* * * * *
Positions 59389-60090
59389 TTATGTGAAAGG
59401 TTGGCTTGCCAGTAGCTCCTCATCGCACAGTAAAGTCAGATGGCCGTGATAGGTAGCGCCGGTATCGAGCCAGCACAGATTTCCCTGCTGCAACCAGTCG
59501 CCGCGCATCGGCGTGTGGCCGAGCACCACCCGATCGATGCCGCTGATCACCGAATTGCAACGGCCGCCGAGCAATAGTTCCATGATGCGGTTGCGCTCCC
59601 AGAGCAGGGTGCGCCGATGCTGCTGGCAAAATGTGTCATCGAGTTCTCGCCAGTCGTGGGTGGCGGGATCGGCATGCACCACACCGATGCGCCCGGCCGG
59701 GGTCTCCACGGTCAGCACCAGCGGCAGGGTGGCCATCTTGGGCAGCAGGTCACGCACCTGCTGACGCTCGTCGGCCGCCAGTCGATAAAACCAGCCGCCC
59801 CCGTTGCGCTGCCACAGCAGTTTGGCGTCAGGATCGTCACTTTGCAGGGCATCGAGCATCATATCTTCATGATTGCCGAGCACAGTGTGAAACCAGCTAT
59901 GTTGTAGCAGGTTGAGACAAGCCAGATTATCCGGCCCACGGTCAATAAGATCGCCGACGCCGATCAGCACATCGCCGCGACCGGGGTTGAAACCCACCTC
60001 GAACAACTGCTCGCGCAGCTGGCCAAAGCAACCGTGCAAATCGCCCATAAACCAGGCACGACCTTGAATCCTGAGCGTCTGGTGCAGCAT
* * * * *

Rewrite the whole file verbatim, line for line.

Positions 59389-60090
59389 TTATGTGAAAGG
59401 TTGGCTTGCCAGTAGCTCCTCATCGCACAGTAAAGTCAGATGGCCGTGATAGGTAGCGCCGGTATCGAGCCAGCACAGATTTCCCTGCTGCAACCAGTCG
59501 CCGCGCATCGGCGTGTGGCCGAGCACCACCCGATCGATGCCGCTGATCACCGAATTGCAACGGCCGCCGAGCAATAGTTCCATGATGCGGTTGCGCTCCC
59601 AGAGCAGGGTGCGCCGATGCTGCTGGCAAAATGTGTCATCGAGTTCTCGCCAGTCGTGGGTGGCGGGATCGGCATGCACCACACCGATGCGCCCGGCCGG
59701 GGTCTCCACGGTCAGCACCAGCGGCAGGGTGGCCATCTTGGGCAGCAGGTCACGCACCTGCTGACGCTCGTCGGCCGCCAGTCGATAAAACCAGCCGCCC
59801 CCGTTGCGCTGCCACAGCAGTTTGGCGTCAGGATCGTCACTTTGCAGGGCATCGAGCATCATATCTTCATGATTGCCGAGCACAGTGTGAAACCAGCTAT
59901 GTTGTAGCAGGTTGAGACAAGCCAGATTATCCGGCCCACGGTCAATAAGATCGCCGACGCCGATCAGCACATCGCCGCGACCGGGGTTGAAACCCACCTC
60001 GAACAACTGCTCGCGCAGCTGGCCAAAGCAACCGTGCAAATCGCCCATAAACCAGGCACGACCTTGAATCCTGAGCGTCTGGTGCAGCAT